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After years of talk, Washington is actually starting to tame the regulatory leviathan.
Over the last few days, The Washington Post’s Juliet Eilperin has written stories about efforts at both ends of Pennsylvania Avenue to roll back regulations:
One of the most powerful levers is the Congressional Review Act, a 1996 law that gives lawmakers the power to nullify any regulation within 60 days of enactment.
Before Trump took office, the Congressional Review Act had been successfully used only once, to overturn a Clinton administration ergonomics rule in 2001. So far this year, the House has moved to nullify eight new rules and is considering dozens more.
For instance, Congress has used the Congressional Review Act (CRA) to disapprove a number of energy and federal contractor regulations.
At the White House, Eilperin reports, the administration has taken steps to reduce red tape:
President Trump’s Jan. 30 executive order got plenty of attention for the provision that would eliminate two regulations for every new one that’s issued. “So if there’s a new regulation, they have to knock out two,” he told reporters when he signed it last month.
But the real power of the measure — if it’s strictly implemented — is a different provision. That provision dictates that “the total cost of all new regulations, including repealed regulations, to be finalized this year shall be no greater than zero, unless otherwise required by law or consistent with advice provided in writing by the Director of the Office of Management and Budget.”
Neil Bradley, senior vice president and chief policy officer for the U.S. Chamber of Commerce, said in an interview that it is the net-zero cost formula that “really can have a profound impact. It gives you a new target for when you’re writing regulations.”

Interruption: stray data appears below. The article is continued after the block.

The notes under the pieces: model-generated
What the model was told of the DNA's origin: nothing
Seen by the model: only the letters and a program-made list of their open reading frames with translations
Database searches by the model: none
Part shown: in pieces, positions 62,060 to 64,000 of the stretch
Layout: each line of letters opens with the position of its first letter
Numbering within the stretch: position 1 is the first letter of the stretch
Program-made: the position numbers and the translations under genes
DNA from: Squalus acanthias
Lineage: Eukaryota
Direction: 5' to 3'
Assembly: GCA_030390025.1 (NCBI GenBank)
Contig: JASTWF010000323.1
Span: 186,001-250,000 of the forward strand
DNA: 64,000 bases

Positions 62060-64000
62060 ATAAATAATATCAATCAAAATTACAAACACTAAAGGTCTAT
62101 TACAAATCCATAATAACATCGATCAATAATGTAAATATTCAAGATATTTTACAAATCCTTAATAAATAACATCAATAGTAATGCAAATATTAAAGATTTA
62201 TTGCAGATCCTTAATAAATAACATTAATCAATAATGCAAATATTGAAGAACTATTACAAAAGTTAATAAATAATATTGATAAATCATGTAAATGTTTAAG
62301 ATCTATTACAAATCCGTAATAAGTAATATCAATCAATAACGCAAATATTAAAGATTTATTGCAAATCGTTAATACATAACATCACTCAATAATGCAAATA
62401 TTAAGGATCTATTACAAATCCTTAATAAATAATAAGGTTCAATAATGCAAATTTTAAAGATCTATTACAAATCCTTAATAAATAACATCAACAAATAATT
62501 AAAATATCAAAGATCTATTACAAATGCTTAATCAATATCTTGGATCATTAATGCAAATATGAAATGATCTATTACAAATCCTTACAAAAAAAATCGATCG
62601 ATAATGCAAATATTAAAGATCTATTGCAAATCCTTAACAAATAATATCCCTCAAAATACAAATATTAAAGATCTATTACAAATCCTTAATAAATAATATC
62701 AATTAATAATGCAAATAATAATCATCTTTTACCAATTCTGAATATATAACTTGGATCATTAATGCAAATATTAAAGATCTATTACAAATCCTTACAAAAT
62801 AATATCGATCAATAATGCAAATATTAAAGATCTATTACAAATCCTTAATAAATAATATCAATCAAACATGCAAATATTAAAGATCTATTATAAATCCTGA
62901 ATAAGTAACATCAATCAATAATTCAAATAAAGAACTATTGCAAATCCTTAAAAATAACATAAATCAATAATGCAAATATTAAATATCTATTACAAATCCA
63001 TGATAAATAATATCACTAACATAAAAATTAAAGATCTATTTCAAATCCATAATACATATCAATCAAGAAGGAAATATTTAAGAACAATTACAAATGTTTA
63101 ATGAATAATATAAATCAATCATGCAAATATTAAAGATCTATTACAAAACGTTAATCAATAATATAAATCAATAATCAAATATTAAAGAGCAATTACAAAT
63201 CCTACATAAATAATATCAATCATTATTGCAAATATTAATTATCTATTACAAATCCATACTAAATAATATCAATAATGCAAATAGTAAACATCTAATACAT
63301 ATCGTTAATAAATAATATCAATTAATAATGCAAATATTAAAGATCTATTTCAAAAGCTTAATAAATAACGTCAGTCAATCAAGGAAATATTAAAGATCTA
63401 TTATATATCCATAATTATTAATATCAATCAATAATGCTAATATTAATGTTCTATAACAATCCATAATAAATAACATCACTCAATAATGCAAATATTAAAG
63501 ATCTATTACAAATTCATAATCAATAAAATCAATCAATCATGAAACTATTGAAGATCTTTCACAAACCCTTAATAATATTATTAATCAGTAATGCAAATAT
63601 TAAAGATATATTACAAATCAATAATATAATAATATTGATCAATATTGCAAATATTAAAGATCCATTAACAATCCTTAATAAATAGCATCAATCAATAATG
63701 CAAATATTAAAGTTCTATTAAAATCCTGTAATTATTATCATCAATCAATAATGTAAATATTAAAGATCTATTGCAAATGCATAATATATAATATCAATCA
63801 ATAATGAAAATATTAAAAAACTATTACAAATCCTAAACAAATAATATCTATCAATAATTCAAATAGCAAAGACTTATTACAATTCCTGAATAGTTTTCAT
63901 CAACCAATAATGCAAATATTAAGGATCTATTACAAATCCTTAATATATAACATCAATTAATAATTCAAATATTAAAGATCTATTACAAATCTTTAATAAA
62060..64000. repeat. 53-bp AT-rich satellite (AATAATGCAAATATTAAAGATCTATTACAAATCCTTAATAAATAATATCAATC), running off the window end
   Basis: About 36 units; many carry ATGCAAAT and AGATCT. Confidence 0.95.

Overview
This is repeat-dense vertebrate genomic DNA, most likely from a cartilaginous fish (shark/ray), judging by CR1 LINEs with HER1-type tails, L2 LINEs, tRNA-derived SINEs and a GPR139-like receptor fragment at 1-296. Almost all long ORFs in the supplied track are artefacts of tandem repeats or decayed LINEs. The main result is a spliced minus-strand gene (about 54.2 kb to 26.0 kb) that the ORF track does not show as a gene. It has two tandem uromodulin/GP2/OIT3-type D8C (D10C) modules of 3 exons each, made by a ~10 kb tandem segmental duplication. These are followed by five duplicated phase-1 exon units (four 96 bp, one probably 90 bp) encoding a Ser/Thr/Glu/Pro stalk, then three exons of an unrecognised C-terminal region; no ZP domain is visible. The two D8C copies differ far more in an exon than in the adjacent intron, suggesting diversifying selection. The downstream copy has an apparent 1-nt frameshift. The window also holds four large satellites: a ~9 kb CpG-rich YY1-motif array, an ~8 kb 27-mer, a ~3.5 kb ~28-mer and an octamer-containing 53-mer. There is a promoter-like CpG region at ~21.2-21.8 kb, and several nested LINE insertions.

With regulatory reform top of mind in Washington, D.C., now is the time to seriously think about how federal regulations get made. While the Constitution requires a lot of effort to write a new law, over the decades it’s become relatively easy for federal agencies to write regulations that have the full weight of law. At the same time, federal courts have given agencies tremendous deference to their rules.
There is a way to fix our broken the regulatory process—a way to make federal agencies more accountable to the public, more transparent about why and how they regulate, and increase the levels of public participation as regulations are developed.
The Regulatory Accountability Act (RAA) modernizes the process and targets the rules that have the biggest effects on the economy and job creation. As a letter from 616 business groups to Senate leadership explains:
The RAA builds on established principles of fair regulatory process and review that have been embodied in bipartisan executive orders dating to at least the Clinton administration. The RAA stands for good governance and getting rules right by bringing transparency, accountability, and integrity to the rulemaking process at federal agencies. With the passage of RAA, Congress would be restoring the checks granted to it by the Constitution over a federal regulatory bureaucracy that is opaque, unaccountable, and at times overreaching in its exercise of authority.
If the Senate follows the House in passing the RAA, and with President Trump’s signature, small companies along with their larger counterparts would see a great weight lifted off them, and find it easier to grow their businesses and create more jobs.